Many people in the North State have walked, or dream of walking, the medieval pilgrimage route across northern Spain to the Cathedral in Santiago de Compostela. Now over a million pilgrims from across the world travel to Spain to walk the Camino, and about a fifth of them receive their certificate of completion when they arrive in Santiago. Two such pilgrims are Nancy's guests today. Kurt Koontz wrote of his pilgrimage in his book A Million Steps. Terrence Callery also wrote about his 500-mile pilgrimage will tell us about his adventure on the Camino de Santiago.

    

The Dot goes deep Blue on this episode as we explore the mysterious and immense submarine canyon that lies below the surface of Monterey Bay. Monterey is known for its famed Monterey Bay Aquarium but did you know it also has a separate scientific research center? Based in Moss Landing at the very head of the Submarine Canyon, the Monterey Bay Aquarium Research Institute (MBARI) is one of the world's leading oceanographic and marine biology/ecology research centers. Dave is joined by geologist Charles Paull along with fellow MBARI researchers James Barry and Bruce Robison plus robotic submarine operator Craig Dawe as we explore the deep waters of California's central coast.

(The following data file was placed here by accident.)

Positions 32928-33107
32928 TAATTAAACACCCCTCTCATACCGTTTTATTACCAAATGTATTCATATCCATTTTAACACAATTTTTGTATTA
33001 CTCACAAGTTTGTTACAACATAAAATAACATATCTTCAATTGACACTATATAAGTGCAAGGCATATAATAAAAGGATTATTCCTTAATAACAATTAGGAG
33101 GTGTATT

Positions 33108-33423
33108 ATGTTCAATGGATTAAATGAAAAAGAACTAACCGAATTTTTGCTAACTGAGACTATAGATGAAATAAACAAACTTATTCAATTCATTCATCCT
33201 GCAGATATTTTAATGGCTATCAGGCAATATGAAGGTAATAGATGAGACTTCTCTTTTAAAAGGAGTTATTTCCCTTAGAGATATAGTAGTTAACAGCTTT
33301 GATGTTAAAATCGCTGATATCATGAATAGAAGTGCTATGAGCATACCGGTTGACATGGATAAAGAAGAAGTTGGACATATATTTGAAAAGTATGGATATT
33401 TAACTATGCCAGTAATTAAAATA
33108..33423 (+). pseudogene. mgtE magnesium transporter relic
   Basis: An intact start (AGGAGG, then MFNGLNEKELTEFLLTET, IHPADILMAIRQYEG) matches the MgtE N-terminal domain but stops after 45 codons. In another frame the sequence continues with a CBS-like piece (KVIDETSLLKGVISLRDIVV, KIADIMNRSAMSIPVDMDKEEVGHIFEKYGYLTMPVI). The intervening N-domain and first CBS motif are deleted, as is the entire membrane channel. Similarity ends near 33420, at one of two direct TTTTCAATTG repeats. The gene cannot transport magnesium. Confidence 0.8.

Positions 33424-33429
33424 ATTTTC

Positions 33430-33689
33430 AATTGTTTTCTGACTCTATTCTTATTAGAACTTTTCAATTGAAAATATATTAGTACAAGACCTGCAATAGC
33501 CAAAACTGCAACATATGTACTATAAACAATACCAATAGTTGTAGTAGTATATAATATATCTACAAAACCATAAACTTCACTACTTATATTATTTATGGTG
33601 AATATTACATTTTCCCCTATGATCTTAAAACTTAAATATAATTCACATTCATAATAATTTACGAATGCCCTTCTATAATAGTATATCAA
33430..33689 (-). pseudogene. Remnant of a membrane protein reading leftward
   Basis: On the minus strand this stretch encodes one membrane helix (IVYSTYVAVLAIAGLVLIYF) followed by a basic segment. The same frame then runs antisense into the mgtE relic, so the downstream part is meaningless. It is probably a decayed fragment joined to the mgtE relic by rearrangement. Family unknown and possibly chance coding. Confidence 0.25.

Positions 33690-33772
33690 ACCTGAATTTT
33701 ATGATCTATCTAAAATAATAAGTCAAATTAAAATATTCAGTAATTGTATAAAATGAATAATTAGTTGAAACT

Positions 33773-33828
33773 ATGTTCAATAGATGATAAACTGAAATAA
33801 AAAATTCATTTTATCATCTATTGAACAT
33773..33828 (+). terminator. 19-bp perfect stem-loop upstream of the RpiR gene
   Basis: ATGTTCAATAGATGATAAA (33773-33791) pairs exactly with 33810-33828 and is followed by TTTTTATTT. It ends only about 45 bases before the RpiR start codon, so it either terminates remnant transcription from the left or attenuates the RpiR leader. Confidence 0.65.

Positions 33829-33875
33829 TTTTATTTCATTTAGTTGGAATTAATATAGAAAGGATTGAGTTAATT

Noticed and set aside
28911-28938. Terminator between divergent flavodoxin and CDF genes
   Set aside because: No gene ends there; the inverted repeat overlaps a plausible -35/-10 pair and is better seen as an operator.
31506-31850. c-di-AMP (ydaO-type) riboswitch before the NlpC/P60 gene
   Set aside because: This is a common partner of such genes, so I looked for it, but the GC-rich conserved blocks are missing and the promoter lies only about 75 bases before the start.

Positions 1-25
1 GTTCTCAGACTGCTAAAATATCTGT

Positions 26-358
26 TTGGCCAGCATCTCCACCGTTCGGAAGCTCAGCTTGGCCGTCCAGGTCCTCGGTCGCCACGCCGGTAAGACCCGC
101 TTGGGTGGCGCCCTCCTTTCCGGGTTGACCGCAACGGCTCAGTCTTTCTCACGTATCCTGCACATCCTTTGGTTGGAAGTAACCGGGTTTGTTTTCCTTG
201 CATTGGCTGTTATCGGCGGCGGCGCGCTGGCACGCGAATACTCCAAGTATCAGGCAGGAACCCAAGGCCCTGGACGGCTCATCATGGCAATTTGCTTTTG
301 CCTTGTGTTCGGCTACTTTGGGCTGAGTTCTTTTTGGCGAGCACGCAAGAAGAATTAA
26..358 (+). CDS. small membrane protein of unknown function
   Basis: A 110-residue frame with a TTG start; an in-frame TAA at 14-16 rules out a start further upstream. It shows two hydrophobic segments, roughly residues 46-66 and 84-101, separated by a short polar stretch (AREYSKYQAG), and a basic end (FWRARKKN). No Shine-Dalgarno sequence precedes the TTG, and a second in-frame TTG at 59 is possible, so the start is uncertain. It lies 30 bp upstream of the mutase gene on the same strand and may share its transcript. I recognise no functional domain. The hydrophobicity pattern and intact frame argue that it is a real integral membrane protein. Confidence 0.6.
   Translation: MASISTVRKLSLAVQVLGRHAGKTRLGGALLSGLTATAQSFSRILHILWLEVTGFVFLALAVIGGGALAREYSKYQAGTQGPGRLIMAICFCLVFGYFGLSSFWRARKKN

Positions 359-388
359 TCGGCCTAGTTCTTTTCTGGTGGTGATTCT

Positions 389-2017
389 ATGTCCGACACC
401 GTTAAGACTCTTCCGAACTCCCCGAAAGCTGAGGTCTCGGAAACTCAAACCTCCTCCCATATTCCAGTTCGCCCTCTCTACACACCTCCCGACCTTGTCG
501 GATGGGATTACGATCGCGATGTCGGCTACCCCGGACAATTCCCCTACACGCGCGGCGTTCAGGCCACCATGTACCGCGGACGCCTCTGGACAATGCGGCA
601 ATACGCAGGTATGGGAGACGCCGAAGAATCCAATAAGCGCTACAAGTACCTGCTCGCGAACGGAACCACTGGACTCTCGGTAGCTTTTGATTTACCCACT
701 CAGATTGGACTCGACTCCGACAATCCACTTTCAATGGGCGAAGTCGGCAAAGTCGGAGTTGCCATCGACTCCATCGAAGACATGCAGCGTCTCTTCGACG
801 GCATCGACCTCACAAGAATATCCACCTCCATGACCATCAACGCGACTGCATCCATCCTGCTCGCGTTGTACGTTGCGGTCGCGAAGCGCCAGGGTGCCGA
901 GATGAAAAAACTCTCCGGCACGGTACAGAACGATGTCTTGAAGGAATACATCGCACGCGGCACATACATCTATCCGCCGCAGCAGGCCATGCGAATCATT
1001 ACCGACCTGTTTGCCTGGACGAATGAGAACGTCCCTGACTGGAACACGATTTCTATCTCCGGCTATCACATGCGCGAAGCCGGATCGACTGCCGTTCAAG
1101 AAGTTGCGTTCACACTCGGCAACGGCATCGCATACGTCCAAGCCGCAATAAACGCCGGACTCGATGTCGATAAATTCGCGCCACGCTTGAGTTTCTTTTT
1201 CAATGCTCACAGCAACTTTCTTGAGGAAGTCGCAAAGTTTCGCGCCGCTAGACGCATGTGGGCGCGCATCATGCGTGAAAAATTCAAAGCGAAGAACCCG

Dave visits with Karla K. Morton and Alan Birkelbach, two poets laureate from Texas. In 2013, Karla herd a speaker talk about the 2016 centennial of the National Parks and decided to do something meaningful to celebrate it. She invited her fellow poet laureate Alan to join her on a quest to share the parks through the lens of poetry by visiting all 60 parks together. Their journey is nearly at the halfway point as of this interview. Journey through what Wallace Stegner called "the best idea America ever had," our national parks and yes, you will hear some lovely poems!

Today our guest is Seattle songwriter, Jack Knight. Once part of the popular Chico indie/rock band The Mondegreens, Knight eventually split off to pursue his own solo career. We talk with Knight about the songwriting of his latest album Some For Jack, Some For Jesus.